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Author Topic: Bewitched, Bothered, and Bewildered--Chapter Nine  (Read 6097 times)

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Offline Evie

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Bewitched, Bothered, and Bewildered--Chapter Nine
« on: June 20, 2011, 09:20:20 am »
   Chapter Nine

   June 15, 1134
   Chateau de Moreau, Barony of Kinlochan


   As luck would have it, we arrived at Kinlochan’s baronial seat just in time for little Lord Taggert’s birthday celebrations.  I’d even remembered, by some miracle, and had stopped to pick up a hobby-horse along the way as a present for the young lordling.  We had, of course, bypassed Rhemuth altogether.  After having told the baron of Levington and his steward on several occasions on the evening prior to my departure that I was heading back to Court, and especially after implanting false memories of my urgent summons back to Rhemuth in his stableman and guard, I figured that would be the first place they’d search for me if they suspected I’d made off with the baron’s daughter.  Or, for that matter, even if they had no idea I had, but simply hoped to employ me to track her down again.  I knew I would owe Kelson an explanation for the sudden change in plans, and preferably sooner rather than later, but in the three days since we’d fled Levington, I’d yet to come up with exactly what explanation to offer to the King about why I’d run off with a baron’s heiress.   It had seemed a good idea at the time?  That was unlikely to suffice.  I’d wished to spare her the poor lass an unhappy marriage?  I knew the King well enough to know he’d be privately sympathetic—he, after all, had managed to dodge the snares of so-called marital bliss for years before finding his soulmate in Queen Araxie—yet the hard truth was that it was a noblewoman’s duty to wed for such practicalities as land inheritance and secure border alliances just as much as it was a nobleman’s.  Kelson himself had finally, after a prolonged season of mourning for a first wife he’d barely known and who hadn’t lived long enough to be bedded, followed by a longer season of endless bride-dodging and dithering, managed to muster up the gumption to sacrifice his virginal all on the matrimonial altar for the Kingdom’s sake, before love for his newly affianced bride-to-be unexpectedly gob-smacked him between the eyes and turned duty into delight.  And Lady Jennet was, after all, the heiress to Levington, not some daughter much farther down the string of heirs and spares who might be granted a bit more leniency of choice in whom she was allowed to wed.  Kelson, despite his personal feelings on the matter, was hardly likely to override a father’s wishes for his daughter unless urgent matters of state were at stake.

   I wanted to marry her myself? Bloody hell, no!  I cast a wary glance over my shoulder.  Lady Jennet ducked her head shyly at me, giving me a sidelong smile through thick lashes.  I suppressed a groan.  One unforeseen consequence to my rescue of the damsel in distress was that she’d gone from thinking me a loathsome ruffian to deciding I was her hero.

   I faced forward again, riding resolutely on towards Chateau de Moreau, gleaming in the distance across the fertile, well-tended fields of Kinlochan.  I’d ask Lady Avisa for her advice.  Surely she’d understand Jennet’s predicament and could help us brainstorm some solution.  She too had been given in marriage at a young age—at Lady Jennet’s age, come to think—to a man she’d had as little choice about wedding as young Jennet was given with Lord Odwyn.  Surely the dowager Baroness would sympathize.  How could she not?  Together, I was certain we’d figure out some plan of action that would be mutually satisfactory for all parties concerned.  Or at least most of them.  Or at least some.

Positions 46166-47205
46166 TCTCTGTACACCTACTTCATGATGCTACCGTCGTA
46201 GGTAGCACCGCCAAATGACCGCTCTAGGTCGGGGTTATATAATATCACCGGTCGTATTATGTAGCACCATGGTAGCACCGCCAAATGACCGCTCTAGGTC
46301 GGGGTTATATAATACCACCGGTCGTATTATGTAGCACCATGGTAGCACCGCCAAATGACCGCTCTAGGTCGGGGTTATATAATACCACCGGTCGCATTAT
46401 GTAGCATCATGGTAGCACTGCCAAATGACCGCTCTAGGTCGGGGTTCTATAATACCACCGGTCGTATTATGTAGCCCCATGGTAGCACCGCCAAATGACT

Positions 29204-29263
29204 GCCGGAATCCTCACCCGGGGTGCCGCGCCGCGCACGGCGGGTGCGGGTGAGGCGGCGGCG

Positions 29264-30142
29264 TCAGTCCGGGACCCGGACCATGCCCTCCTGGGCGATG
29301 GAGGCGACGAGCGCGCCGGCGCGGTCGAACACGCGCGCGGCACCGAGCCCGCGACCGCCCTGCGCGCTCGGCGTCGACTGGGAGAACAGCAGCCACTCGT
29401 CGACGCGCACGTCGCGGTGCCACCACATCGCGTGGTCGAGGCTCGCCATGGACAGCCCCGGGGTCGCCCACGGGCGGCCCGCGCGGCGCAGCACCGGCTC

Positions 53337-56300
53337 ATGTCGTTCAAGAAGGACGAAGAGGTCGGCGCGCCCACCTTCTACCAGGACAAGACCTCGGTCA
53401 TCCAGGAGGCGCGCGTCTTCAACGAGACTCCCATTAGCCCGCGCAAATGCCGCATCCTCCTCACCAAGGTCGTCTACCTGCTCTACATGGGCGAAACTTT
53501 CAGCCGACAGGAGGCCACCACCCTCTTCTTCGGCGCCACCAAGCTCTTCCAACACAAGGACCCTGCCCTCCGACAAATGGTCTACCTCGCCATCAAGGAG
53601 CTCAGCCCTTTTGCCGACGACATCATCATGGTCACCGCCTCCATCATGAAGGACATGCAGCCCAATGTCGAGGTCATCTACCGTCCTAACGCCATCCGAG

Or, at the very least, something I could say to placate Kelson.

   How the hell had I gotten myself in this fix?

   Warm arms clutched my waist more tightly, and I felt the maiden rest her cheek against my back.  I knew how.  There was a woman involved.  Women had ever been my downfall.  Women, dicing, and strong drink, but I’d been stone cold sober when I’d left Levington, and there’d not been a single gaming den in sight, so I hadn’t had even those latter two excuses.

   No, it was a woman who had proven my undoing this time around.  Yet another baffling, unpredictable female swooping in to wreak havoc in my life.  Somehow, it usually was.

#

   “What in heaven's name were you thinking, Sir Sextus?” Lady Avisa chided me in private much later.  She'd not been nearly as sympathetic as I'd hoped when I'd shown up unannounced with a stray maiden in tow.  Oh, she'd been glad enough to see me back in her Hall, but as for Lady Jennet...well, the Dowager Baroness of Kinlochan had played the gracious hostess well enough, once she'd gotten past her initial shock, but I could tell her heart wasn't in the welcome.  One didn't have to be an expert in reading females to gather that much.  Her lips curved in what might have passed for a smile as she spoke to her unwanted guest and had Master Lars escort her upstairs to a guest chamber, but her eyes glared daggers in my direction every time they left Lady Jennet.  Jennet, thankfully, had seemed oblivious.  Or perhaps she was simply feigning innocence.  For whatever reason, she took Lady Avisa's welcoming words at face value.

   “Or were you even thinking?  And with which organ, might I ask?”  My employer whirled to face me.

   I felt my cheeks warm.  “It's not what you're thinking.  I haven't any vested interest, it's just that.... My Lady, if you'd seen the man her father had picked out for her, you'd understand!” I tried a winning smile, laying a coaxing hand on her arm as I mentally shared an image of Lord Odwyn with her.  She grimaced in distaste, pulling away from me.